3.8a + 3.8b Photosynthesis
08/01/2013 § 1 Comment
Our new unit, photosynthesis, is a direct link to the previous unit, respiration. As mentioned by one of the videos we watched during the respiration unit, photosynthesis is like the opposite of respiration. This is a very short unit, with five lectures, four blogs, [14 essay questions] and a test next week. Also, happy new year.
Photosynthesis is the process used by plants to make organic substances (food) by using light energy (from the sun) and inorganic substances like carbon dioxide and water. The first organisms to do this were the prokaryotes and that dates back 3,500 million years ago – so we (humans) obviously didn’t even exist yet. Eventually algae and plants also started carrying out photosynthesis and to this day, it reminds one of the oldest miracles of life. After a while, photosynthesis started to create an increasing amount of oxygen concentration in the atmosphere, eventually leading to the creation of the ozone layer. When this layer grew thick enough to protect [future] humans from the harmful UV rays of the sun, that was when oxygen-breathing eukaryotes started to evolve.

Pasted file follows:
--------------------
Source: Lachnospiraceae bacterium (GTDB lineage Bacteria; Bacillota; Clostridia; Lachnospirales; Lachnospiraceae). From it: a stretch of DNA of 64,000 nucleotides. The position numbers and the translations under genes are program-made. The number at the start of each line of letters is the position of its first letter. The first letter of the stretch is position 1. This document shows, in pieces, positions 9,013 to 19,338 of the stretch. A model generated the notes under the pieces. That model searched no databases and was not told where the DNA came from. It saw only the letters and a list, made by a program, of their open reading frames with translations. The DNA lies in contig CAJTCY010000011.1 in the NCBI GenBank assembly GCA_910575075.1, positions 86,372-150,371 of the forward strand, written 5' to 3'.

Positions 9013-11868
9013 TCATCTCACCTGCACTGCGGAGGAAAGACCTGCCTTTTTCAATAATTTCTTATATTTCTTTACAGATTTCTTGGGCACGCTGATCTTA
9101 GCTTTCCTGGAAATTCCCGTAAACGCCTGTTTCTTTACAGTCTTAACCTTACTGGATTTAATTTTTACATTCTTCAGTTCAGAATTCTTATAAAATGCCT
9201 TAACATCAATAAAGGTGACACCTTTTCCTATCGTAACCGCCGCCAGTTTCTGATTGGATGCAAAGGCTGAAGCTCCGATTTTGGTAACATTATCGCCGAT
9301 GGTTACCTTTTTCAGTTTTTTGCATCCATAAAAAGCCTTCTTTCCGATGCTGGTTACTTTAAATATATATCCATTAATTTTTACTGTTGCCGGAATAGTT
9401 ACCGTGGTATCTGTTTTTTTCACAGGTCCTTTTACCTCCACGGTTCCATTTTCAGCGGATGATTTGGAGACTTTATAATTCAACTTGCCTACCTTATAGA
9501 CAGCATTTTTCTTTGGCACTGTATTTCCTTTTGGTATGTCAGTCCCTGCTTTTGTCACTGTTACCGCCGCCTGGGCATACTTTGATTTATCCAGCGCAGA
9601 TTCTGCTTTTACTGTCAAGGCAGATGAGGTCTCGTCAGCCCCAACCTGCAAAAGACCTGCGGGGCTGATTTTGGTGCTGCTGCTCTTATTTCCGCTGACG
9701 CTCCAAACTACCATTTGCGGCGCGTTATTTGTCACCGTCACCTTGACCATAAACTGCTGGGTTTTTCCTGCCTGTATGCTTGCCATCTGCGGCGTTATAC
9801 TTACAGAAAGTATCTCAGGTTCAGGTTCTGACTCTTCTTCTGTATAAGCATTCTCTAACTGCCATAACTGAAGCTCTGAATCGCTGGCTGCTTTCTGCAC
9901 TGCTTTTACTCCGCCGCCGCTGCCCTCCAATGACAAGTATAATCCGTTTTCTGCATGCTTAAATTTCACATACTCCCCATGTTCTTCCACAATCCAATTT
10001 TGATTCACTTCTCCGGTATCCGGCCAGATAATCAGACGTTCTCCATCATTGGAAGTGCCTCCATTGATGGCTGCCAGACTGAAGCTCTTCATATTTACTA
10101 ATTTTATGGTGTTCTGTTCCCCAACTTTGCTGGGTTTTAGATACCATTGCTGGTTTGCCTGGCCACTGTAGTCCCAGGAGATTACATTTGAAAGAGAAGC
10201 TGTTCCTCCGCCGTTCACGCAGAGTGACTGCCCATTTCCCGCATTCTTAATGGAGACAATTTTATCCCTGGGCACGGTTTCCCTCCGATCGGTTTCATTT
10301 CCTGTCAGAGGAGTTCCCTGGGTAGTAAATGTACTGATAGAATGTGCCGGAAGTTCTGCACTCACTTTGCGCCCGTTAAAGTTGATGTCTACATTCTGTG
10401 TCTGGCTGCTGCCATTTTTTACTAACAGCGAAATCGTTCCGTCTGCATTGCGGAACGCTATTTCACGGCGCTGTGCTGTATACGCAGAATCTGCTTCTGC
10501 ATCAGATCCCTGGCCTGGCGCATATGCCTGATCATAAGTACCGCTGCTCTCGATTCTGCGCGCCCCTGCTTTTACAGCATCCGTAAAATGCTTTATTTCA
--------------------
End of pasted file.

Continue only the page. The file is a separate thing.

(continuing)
A huge part of photosynthesis is the absorption of sunlight. The sunlight we see – called visible sunlight – is a type of electromagnetic radiation. It’s a mixture of all of the different colours (of the rainbow) that we see every day, including blue, green, and red. Chemical substances called pigments are what absorb light. The main pigment used to absorb light in photosynthesis is chlorophyll. Chlorophyll absorbs larger amounts of red and blue light than green light, and instead, the green light is reflected back. This is why plants are green – we see the colors being reflected, so we see that they are green. Pigments that absorb all colours will look black to us, because they reflect no light, no color.
The energy absorbed by chlorophyll is used for
- producing ATP
- the photolysis of water, which is splitting water molecules and forms oxygen and hydrogen